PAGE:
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 Post subject: Re: Using a God in Novels
PostPosted: Wed Apr 25, 2012 4:16 pm 
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Yeah, it's a scary thing to try and figure out (especially if you have a Christ figure).

And, having seen other books try to have God interacting in a similar way to how he did with some prophets, and they...flopped. I hate reading something that messes up in that area, and I'm afraid of messing up in the same way. But, C.S. Lewis did a good job I think, at least in most cases.

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 Post subject: Re: Using a God in Novels
PostPosted: Wed Apr 25, 2012 4:27 pm 
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Yes, I think he did. But it's an awfully tricky thing. One of many reasons I'm no longer writing that book actively. ;) Better safe than sorry, when it comes to dealing with God's character, I think. It's such an important thing... and were we to misrepresent Him, it would be blasphemous.

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 Post subject: Re: Using a God in Novels
PostPosted: Wed Apr 25, 2012 4:38 pm 
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Lady Amaris Mimetes wrote:
Yes, I think he did. But it's an awfully tricky thing. One of many reasons I'm no longer writing that book actively. ;) Better safe than sorry, when it comes to dealing with God's character, I think. It's such an important thing... and were we to misrepresent Him, it would be blasphemous.


Yes, better safe than sorry. There is grace for such a mistake, but it would be a horrible one to make anyway...If I were to try and do it, I think I'd probably stick mostly to things that are basically said clearly in scripture and mostly stay away from the finer, more controversial points (as I see them, anyway).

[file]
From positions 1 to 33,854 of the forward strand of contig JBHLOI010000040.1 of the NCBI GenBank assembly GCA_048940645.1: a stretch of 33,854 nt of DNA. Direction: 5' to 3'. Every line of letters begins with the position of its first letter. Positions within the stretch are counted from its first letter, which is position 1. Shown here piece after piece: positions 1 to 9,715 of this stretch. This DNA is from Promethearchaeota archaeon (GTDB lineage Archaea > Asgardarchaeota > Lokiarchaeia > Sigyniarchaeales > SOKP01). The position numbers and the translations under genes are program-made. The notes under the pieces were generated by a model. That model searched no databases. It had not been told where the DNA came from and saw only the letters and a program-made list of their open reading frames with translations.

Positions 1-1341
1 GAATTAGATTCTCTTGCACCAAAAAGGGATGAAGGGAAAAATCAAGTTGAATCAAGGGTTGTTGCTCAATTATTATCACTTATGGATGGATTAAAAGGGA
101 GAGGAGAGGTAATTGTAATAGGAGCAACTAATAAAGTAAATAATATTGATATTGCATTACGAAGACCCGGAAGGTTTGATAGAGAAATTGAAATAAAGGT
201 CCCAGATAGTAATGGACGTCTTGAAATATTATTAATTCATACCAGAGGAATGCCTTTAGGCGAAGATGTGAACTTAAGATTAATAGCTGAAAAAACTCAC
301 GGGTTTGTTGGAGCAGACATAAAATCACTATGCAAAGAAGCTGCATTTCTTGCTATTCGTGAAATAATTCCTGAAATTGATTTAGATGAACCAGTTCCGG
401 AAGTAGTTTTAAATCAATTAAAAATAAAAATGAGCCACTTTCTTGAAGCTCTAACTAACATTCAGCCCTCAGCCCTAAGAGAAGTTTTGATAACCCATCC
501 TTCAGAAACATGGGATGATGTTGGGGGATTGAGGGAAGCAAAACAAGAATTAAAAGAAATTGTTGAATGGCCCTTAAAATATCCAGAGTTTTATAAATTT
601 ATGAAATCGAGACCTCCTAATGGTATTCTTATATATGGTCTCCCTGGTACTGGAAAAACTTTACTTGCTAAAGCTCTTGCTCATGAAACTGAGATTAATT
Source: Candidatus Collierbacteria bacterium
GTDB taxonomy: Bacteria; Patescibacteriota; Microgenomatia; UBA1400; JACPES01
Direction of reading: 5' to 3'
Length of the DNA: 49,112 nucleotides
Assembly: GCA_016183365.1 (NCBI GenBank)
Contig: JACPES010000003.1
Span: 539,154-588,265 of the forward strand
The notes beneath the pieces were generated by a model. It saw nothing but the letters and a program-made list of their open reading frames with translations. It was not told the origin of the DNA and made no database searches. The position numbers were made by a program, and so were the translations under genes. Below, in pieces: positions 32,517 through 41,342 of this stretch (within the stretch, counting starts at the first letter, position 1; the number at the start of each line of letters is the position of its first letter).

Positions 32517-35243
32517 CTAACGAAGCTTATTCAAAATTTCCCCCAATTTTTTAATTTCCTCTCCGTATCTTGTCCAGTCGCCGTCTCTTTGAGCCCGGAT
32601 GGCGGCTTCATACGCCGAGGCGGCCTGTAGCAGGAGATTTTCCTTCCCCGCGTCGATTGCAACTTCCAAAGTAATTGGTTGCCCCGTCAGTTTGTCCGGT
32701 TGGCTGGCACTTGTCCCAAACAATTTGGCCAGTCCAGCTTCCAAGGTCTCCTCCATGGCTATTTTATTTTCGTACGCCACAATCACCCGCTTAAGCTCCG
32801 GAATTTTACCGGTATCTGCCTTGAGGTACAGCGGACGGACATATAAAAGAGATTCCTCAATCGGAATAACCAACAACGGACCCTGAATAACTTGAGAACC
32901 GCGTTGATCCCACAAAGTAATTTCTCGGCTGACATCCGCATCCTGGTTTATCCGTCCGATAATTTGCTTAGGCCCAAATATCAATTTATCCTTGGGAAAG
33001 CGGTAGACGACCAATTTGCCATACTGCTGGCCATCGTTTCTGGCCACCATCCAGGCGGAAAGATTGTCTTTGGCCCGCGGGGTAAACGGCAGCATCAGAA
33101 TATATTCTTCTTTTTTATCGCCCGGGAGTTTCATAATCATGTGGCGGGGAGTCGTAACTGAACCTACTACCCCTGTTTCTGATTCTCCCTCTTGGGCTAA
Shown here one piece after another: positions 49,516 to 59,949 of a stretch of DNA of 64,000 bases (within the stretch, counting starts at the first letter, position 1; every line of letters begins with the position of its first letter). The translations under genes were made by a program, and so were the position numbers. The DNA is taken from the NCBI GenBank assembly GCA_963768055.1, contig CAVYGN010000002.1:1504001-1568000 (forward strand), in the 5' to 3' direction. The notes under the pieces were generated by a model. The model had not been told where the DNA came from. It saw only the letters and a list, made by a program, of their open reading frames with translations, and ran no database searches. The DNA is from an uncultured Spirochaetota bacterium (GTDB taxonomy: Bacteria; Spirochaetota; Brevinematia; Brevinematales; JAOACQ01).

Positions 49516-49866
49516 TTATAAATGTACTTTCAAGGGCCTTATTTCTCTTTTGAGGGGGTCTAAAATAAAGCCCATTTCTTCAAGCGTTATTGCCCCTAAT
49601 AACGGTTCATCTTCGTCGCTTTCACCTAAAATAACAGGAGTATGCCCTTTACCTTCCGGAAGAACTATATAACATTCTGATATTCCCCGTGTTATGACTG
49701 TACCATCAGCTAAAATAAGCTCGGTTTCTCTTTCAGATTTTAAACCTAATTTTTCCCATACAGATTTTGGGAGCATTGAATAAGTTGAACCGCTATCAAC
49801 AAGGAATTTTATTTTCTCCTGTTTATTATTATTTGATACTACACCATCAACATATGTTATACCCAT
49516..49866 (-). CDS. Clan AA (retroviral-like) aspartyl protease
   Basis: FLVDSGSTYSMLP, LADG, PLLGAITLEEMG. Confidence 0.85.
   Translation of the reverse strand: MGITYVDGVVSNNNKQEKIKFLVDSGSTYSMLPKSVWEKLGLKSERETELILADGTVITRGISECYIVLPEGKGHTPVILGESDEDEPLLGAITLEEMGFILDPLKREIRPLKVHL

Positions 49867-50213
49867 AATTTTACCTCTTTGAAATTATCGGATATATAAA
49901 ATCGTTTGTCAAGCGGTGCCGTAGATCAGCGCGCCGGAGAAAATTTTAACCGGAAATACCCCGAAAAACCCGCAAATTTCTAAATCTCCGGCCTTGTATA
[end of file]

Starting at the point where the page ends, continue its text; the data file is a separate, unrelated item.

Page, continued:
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Formerly RunningWolf, Lycanis (lie-can-iss) is the name of a redeemed race of Werewolves...Mimetes (mim-eight-tase=a follower/imitator) signifies that I am identifying myself as a bro-in-Christ to our King in his current trials.

Beware the symbol of The WereWolf:
Come visit my story-world, Vadra!Click! :evil: If you want to... ;)
Or just check out the newest thread(s): Dustwights and the Kalik

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"Beware the Green Wolf
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Beware the markings
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 Post subject: Re: Using a God in Novels
PostPosted: Wed Apr 25, 2012 4:42 pm 
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Lycanis Mimetes wrote:
Yes, better safe than sorry. There is grace for such a mistake, but it would be a horrible one to make anyway...If I were to try and do it, I think I'd probably stick mostly to things that are basically said clearly in scripture and mostly stay away from the finer, more controversial points (as I see them, anyway).

I agree, and that sounds like a good policy. :) And you can always be growing and refining your approach as you learn more about God. :)

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 Post subject: Re: Using a God in Novels
PostPosted: Wed Apr 25, 2012 4:54 pm 
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Lady Amaris Mimetes wrote:
Lycanis Mimetes wrote:
Yes, better safe than sorry. There is grace for such a mistake, but it would be a horrible one to make anyway...If I were to try and do it, I think I'd probably stick mostly to things that are basically said clearly in scripture and mostly stay away from the finer, more controversial points (as I see them, anyway).

I agree, and that sounds like a good policy. :) And you can always be growing and refining your approach as you learn more about God. :)


Exactly. :)

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Formerly RunningWolf, Lycanis (lie-can-iss) is the name of a redeemed race of Werewolves...Mimetes (mim-eight-tase=a follower/imitator) signifies that I am identifying myself as a bro-in-Christ to our King in his current trials.

Beware the symbol of The WereWolf:
Come visit my story-world, Vadra!Click! :evil: If you want to... ;)
Or just check out the newest thread(s): Dustwights and the Kalik

Rejection letter score: 0
"Beware the Green Wolf
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Beware the markings
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Beware the Green Wolf on the night of the moon!"
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 Post subject: Re: Using a God in Novels
PostPosted: Thu Apr 26, 2012 2:14 am 
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Yeah... I wasn't crazy about Donita K. Paul's Christ figure.... it is hard to get right.